Brett Collins

Mary Jane Collins comforts her grandson, Coen Cunningham, as he speaks about his late stepbrother, Brett Collins, in September 2014 at the family’s home in Ranchester. Collins, 20, was killed Aug. 20, 2012, after being struck in the head with a track hoe bucket while working for COP Construction at the Big Goose water treatment plant, outside Sheridan.

Ryan Dorgan, Star-Tribune

A little-noticed provision in the recently passed federal budget achieved what has alluded Wyoming labor advocates for years: stiffer penalties on companies that break safety laws. 

The budget amendment, which marks the first adjustment in federal safety fines since 1990, caught labor advocates, industry representatives and state officials by surprise. Many said they did not learn of the change until weeks later. 

"Even after the budget was signed, it was several days before we learned about it," said John Ysebaert, administrator of the Wyoming Occupational Safety and Health Administration. "We did some research and lo and behold it’s true."

The change means Wyoming legislators will need to update the state's penalties in the budget session that begins next year, Ysebaert said, noting the state's current fines are established by statute. Federal law requires Wyoming, as the administrator of its own OSHA program, to have standards at least as stringent as its national counterpart. 

Under the new penalty structure, fines will be annually adjusted to account for inflation. One large increase will be instituted by next August to reflect an approximately 80 percent increase in the Consumer Price Index, a basket of products used to track inflation, over the last 25 years. Willful violations, the more stringent penalty issued by OSHA, will rise from $70,000 to roughly $125,000. Serious violations will increase from $7,000 to $12,500. 

Safety advocates praised the move, but said more work needed to be done to improve workplace conditions in the state. 

Mary Jane Collins, a Sheridan resident who has pushed for stiffer fines after her grandson was killed in a 2012 construction incident, called the change a "step in the right direction." However, she noted the new penalties are still negotiable and said the state should consider a non-negotiable fatality fine. Her family is now pushing for a change in Wyoming OSHA rules, establishing a new fatality violation where a penalty cannot be lowered. State officials have said they are reviewing the legality of the proposal.   

"It's the same, nothing's changed," Collins said when asked if the higher OSHA penalties would improve workplace safety. Referring to the number of workers killed in Wyoming last year, she added,"If it’s 37, someone gets killed every 10 days."

Higher penalties do little to improve workplace conditions, said Don Burkhart, a safety engineer who represents Rawlins in the state Legislature. The Republican lawmaker said a collaborative approach has proven more effective in reducing workplace deaths, like the state's efforts to establish industry safety alliances and offer consultations to companies on how to reduce workplace risks. 

Burkhart equated safety fines to speeding tickets. "Do they keep people from speeding? I don’t think they really do," he said.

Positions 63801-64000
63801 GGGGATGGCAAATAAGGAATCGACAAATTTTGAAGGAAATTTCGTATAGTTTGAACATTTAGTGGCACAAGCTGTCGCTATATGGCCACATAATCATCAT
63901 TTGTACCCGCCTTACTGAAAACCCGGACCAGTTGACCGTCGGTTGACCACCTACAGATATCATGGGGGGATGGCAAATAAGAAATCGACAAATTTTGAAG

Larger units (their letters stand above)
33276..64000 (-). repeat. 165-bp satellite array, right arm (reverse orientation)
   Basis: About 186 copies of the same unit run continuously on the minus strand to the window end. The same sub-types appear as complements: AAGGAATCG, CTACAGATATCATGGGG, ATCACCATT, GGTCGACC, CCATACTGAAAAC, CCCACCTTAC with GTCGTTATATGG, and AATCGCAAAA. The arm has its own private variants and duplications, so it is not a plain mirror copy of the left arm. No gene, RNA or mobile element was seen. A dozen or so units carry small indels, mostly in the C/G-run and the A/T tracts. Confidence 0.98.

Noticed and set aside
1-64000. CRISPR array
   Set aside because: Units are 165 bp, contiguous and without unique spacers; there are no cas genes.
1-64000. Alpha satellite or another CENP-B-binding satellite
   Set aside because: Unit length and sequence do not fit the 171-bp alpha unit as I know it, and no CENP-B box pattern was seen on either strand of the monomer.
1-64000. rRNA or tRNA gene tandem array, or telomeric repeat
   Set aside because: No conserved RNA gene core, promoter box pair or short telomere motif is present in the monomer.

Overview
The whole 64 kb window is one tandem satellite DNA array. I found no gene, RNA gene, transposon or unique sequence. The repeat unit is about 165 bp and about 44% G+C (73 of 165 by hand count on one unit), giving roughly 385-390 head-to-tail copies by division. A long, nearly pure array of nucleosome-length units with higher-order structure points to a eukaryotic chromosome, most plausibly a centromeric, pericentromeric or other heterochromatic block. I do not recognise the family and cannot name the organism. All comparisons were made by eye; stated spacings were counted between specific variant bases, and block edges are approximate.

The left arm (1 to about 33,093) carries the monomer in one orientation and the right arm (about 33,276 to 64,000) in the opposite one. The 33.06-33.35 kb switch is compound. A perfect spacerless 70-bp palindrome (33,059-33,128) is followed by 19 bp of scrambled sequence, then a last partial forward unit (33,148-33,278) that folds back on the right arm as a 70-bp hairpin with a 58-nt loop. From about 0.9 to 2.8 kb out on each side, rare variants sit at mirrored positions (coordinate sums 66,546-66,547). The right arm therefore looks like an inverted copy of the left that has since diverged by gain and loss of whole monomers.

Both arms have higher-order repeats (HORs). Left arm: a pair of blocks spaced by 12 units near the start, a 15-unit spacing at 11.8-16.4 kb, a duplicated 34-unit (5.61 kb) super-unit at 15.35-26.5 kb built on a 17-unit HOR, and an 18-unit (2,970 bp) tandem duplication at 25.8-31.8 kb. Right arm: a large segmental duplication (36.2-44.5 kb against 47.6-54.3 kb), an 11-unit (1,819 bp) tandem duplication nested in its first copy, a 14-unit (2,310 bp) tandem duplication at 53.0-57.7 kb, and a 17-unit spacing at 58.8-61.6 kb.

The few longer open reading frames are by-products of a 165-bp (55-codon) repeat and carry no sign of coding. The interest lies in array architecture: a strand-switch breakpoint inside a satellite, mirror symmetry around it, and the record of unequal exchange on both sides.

Fines for safety violations have been fiercely debated in the Cowboy State for years. Wyoming has long ranked as one of the most dangerous states in the country to work, due in large part to the high number of people employed in dangerous sectors like energy and agriculture. In 2014, 37 people died on the job in Wyoming, according to federal figures. That represented a 42 percent increase over the year prior. 

However, efforts to make penalties more stringent have largely been unsuccessful. A measure backed by Collins that would have increased fines for violations resulting in a fatality died in the Senate this year.

Congress approved the budget on Oct. 30. It was signed into law by President Barack Obama three days later.

Federal OSHA is still reviewing the national legislation and is likely to issue guidance on how to comply with the rule in January, Ysebaert said. The state will reach out to employers to help them comply with the new standards, he said.

Many said they were still reviewing the change. 

"We want to see what they come out with," said Bonnie Cannon, communications director at the Wyoming Contractors Association. But she expressed concern over raising safety penalties. "We feel we’re absolutely committed to safety in the workplace. We think there is more to safety than just penalties. Employers need to be positive and proactive."

But labor advocates said they would continue to advocate for stiffer fines. The federal fines are so low that some violators chalk the penalties up to a cost of business, said Dan Neal, a volunteer for the Equality State Policy Center's Wyoming Coalition for Occupational Safety and Health Project. Wyoming needs to approach workplace safety as it has drunk driving, in making the penalties so stiff that they force a change in attitude. 

The majority of employers have little to fear from such a shift, Neal said, noting that only violators would be subject to the more stringent standards. 

"Let’s make failure to comply painful," he said. 

Follow energy reporter Benjamin Storrow on Twitter @bstorrow.

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